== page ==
Recovery of corneal and stromal swelling occurred within 3 hours after lens removal, as has been reported in previous studies.5,6 Results from this study showed that epithelial recovery was more gradual and incomplete, which is also in agreement with previous reports.5,21,27,28
In conclusion, this study has shown effects of CRT lens wear on corneal and epithelial thickness after a single night of wear, comparing two different Dk lens materials. There were differences in corneal and stromal swelling induced by the two lenses, but no differences in central epithelial thinning or paracentral thickening. The results of this study reinforce the need to prescribe lenses with the highest oxygen transmissibility if they are to be worn overnight.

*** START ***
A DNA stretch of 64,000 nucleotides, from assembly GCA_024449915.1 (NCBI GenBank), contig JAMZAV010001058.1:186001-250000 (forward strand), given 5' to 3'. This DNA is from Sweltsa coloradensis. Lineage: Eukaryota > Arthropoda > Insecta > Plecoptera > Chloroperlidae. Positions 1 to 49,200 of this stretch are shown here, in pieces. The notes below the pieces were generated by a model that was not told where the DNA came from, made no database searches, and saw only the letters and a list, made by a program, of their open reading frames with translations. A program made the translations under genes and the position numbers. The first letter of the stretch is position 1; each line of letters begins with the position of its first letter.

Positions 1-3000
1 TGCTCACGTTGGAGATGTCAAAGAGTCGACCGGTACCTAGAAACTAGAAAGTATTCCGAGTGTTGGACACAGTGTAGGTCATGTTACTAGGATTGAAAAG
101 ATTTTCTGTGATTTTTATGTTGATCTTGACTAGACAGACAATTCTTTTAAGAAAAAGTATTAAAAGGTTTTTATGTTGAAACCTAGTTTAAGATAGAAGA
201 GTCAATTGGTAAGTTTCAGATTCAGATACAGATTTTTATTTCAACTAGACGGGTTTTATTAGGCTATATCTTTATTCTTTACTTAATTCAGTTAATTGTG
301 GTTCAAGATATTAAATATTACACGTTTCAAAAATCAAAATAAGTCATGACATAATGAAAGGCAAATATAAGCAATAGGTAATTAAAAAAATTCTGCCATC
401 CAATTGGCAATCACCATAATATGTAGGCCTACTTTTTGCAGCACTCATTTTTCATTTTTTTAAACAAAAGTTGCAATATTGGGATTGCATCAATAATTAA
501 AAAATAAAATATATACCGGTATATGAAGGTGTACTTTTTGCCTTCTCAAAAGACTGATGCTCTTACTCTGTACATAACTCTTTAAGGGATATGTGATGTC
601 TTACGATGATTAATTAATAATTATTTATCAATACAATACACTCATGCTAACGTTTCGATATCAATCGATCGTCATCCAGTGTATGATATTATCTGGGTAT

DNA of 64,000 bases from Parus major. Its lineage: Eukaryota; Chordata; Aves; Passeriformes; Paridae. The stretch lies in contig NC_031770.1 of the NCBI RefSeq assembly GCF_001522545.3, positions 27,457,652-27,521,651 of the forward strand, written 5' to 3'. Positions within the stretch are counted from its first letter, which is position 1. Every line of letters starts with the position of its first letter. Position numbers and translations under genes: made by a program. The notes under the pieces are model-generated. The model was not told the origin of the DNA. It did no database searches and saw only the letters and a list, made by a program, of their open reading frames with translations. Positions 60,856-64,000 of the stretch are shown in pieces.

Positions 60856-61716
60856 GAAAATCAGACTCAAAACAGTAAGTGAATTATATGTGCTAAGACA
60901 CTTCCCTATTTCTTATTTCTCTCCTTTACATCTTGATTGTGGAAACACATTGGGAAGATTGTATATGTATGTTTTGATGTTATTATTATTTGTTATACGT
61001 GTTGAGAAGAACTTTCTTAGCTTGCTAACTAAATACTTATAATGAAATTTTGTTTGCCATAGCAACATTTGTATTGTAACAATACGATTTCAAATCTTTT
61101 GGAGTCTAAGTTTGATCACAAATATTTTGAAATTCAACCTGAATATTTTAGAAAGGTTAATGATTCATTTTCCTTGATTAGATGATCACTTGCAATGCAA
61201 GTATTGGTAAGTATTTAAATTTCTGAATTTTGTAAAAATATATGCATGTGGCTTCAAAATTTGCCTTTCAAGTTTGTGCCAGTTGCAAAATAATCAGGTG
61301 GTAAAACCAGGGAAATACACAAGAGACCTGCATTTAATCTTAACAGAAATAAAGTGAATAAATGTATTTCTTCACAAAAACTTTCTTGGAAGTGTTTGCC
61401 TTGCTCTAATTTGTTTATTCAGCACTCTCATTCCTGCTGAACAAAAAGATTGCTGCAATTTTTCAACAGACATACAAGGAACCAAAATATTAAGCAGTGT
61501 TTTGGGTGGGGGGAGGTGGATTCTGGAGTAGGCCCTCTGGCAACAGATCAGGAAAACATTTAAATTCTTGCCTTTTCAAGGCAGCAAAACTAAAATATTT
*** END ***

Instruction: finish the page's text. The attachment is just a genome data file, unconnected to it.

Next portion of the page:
This work was supported by Menicon, Paragon Vision Sciences and an equipment grant from the Canada Foundation for Innovation (CFI).
This work was presented as a lecture at the American Academy of Optometry (AAO) annual meeting in San Diego, CA, on Friday, December 8, 2005 (Program number: 050041).
None of the authors of this study have any financial or other interests/arrangements with the products/companies mentioned in the manuscript.
Centre for Contact Lens Research
School of Optometry
University of Waterloo
200 University Avenue West
Waterloo, Ontario N2L 3G1, Canada